In 1991, the 192d became the first Air National Guard unit to receive the Air Force's upgraded Fighting Falcon—the F-16C/D. The unit was initially assigned 24 single-seat F-16C models and two F-16D models. By early 1994, defense cutbacks reduced the unit's assigned inventory to 18 F-16s, and eventually to 15. Conversion to the F-16 airframe required the 192d to build a $2 million "hush house", a special noise-suppression hangar to test the jets engines without bothering neighbors. The 192d's designation shortened during 1992, from 192d Tactical Fighter Group to 192d Fighter Group, reflecting the retirement of former Tactical Air Command and creation of the multi-role mission of the new Air Combat Command.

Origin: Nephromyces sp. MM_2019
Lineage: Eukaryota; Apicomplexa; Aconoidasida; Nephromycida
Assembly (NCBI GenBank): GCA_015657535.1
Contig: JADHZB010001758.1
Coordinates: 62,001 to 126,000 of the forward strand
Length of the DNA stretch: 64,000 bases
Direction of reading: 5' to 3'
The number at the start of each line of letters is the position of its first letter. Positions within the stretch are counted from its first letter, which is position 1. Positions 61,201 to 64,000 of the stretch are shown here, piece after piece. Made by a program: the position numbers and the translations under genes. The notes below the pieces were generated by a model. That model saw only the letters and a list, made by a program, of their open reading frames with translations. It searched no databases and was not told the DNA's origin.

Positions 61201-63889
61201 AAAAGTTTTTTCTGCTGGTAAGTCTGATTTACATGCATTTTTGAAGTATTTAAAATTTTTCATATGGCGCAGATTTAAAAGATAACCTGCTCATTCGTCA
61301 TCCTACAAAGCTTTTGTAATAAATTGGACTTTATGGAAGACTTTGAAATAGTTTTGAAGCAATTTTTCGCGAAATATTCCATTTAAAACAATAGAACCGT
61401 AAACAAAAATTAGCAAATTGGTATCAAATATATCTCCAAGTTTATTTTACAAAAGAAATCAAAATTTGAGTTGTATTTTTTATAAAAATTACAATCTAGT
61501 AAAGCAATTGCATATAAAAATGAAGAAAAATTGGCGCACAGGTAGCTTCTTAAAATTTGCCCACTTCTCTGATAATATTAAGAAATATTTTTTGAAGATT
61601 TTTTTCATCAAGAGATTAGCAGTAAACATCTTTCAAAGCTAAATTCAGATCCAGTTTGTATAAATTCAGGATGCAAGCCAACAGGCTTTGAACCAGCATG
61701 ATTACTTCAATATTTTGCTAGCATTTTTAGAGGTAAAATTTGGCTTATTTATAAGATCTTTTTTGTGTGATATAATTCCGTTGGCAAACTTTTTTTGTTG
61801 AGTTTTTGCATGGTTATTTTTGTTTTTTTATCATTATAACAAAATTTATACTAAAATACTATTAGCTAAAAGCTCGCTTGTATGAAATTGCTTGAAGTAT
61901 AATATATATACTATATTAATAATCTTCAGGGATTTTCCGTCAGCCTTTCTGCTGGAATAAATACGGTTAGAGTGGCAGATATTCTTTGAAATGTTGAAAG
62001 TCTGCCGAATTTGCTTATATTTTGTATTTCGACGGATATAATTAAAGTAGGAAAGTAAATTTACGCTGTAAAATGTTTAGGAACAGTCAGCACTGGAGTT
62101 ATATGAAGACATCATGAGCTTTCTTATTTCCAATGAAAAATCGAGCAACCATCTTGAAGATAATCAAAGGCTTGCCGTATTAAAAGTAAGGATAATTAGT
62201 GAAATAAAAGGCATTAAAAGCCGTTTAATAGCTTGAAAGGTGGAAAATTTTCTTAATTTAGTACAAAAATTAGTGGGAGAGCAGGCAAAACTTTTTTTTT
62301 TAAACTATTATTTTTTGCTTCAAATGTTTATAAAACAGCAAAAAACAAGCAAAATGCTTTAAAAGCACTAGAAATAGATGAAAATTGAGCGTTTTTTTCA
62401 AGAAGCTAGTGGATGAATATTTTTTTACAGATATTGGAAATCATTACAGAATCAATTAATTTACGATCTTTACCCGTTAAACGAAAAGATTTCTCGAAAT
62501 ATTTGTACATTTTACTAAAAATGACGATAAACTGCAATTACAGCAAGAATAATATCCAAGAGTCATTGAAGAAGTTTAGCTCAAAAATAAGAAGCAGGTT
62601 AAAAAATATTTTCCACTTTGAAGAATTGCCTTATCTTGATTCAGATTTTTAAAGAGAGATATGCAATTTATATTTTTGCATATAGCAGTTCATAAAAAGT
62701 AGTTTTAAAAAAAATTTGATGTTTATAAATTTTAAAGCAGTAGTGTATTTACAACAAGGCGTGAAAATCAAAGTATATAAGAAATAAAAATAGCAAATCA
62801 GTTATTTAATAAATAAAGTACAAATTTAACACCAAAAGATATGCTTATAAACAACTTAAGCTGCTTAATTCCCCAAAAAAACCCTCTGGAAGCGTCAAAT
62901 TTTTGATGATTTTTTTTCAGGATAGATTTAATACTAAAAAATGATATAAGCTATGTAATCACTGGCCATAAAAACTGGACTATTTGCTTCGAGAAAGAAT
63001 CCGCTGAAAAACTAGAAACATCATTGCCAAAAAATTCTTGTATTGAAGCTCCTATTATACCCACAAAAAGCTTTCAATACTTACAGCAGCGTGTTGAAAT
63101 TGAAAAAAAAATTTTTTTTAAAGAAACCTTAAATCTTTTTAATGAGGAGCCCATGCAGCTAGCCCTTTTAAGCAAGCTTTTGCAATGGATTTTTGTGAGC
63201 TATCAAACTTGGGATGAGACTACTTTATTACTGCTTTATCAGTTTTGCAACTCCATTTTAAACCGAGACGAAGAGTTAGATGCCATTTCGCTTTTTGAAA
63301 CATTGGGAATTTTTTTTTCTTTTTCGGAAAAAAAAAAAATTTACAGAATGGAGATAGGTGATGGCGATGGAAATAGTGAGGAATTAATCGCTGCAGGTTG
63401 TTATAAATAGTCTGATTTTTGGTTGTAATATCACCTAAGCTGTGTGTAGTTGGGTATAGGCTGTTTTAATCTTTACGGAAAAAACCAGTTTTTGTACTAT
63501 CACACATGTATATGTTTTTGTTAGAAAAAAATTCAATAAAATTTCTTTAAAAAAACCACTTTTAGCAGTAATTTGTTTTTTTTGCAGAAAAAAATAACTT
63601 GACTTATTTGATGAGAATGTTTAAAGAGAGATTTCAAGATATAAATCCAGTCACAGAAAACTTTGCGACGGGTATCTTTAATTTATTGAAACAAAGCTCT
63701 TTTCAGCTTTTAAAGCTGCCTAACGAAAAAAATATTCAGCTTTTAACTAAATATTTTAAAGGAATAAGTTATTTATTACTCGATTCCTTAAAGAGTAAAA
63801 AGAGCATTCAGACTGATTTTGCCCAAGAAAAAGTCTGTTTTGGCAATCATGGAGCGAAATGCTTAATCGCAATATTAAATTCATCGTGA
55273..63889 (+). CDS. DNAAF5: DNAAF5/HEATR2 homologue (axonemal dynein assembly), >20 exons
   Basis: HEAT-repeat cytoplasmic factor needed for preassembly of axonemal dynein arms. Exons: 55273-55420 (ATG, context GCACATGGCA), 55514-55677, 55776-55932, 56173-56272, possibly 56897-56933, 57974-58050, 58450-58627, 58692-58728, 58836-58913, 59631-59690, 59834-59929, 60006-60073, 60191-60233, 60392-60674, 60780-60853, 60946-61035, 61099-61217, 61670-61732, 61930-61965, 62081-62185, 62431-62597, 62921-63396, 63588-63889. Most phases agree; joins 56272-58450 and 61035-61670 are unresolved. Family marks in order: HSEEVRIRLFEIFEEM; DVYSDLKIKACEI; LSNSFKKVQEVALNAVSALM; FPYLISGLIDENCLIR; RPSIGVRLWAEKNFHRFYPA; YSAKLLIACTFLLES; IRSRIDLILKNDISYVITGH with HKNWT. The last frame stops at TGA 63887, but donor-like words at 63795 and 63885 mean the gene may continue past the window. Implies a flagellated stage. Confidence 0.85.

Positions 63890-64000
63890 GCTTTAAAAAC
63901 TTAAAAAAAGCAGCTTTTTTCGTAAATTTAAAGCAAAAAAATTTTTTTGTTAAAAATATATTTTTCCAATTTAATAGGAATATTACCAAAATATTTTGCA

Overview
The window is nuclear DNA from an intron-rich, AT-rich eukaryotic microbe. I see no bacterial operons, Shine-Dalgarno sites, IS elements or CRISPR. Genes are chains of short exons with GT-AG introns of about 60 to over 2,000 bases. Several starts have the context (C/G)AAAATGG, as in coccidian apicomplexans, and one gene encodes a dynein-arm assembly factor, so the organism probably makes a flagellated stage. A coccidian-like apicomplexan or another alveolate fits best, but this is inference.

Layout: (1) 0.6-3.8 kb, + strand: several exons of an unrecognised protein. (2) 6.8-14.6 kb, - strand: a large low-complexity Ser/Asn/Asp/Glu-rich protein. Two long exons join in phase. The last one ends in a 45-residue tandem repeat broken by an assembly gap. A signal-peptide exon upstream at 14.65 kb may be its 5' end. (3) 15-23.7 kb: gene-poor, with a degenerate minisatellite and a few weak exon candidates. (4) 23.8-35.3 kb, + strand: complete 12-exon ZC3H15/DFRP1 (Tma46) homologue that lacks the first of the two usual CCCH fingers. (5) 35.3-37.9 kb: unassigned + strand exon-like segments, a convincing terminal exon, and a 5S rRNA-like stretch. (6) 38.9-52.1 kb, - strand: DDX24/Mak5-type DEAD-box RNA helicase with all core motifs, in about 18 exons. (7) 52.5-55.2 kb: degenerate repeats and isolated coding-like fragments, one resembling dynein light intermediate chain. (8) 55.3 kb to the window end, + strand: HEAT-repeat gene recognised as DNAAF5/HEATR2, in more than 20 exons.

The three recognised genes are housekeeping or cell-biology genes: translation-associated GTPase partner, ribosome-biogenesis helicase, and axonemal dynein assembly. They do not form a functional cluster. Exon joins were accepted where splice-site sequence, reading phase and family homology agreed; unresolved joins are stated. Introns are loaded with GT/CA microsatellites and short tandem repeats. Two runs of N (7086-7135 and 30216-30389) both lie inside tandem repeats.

After the 192d became fully operational with the F-16, it was chosen as the lead unit in a four-state Air National Guard F-16 "rainbow" detachment deployment to Incirlik Air Base, Turkey to support Operation Provide Comfort II. Between 1 December 1993, and 15 January 1994, ANG pilots patrolled the no-fly zone over northern Iraq to prevent Iraqi forces from inflicting damage on the villages of Kurdish minorities. This marked the first time Air National Guard units were called to active duty in the Middle East, following Iraq’s defeat in 1991. The unit returned to Incirlik in February 1996 for another round of patrols over Iraq.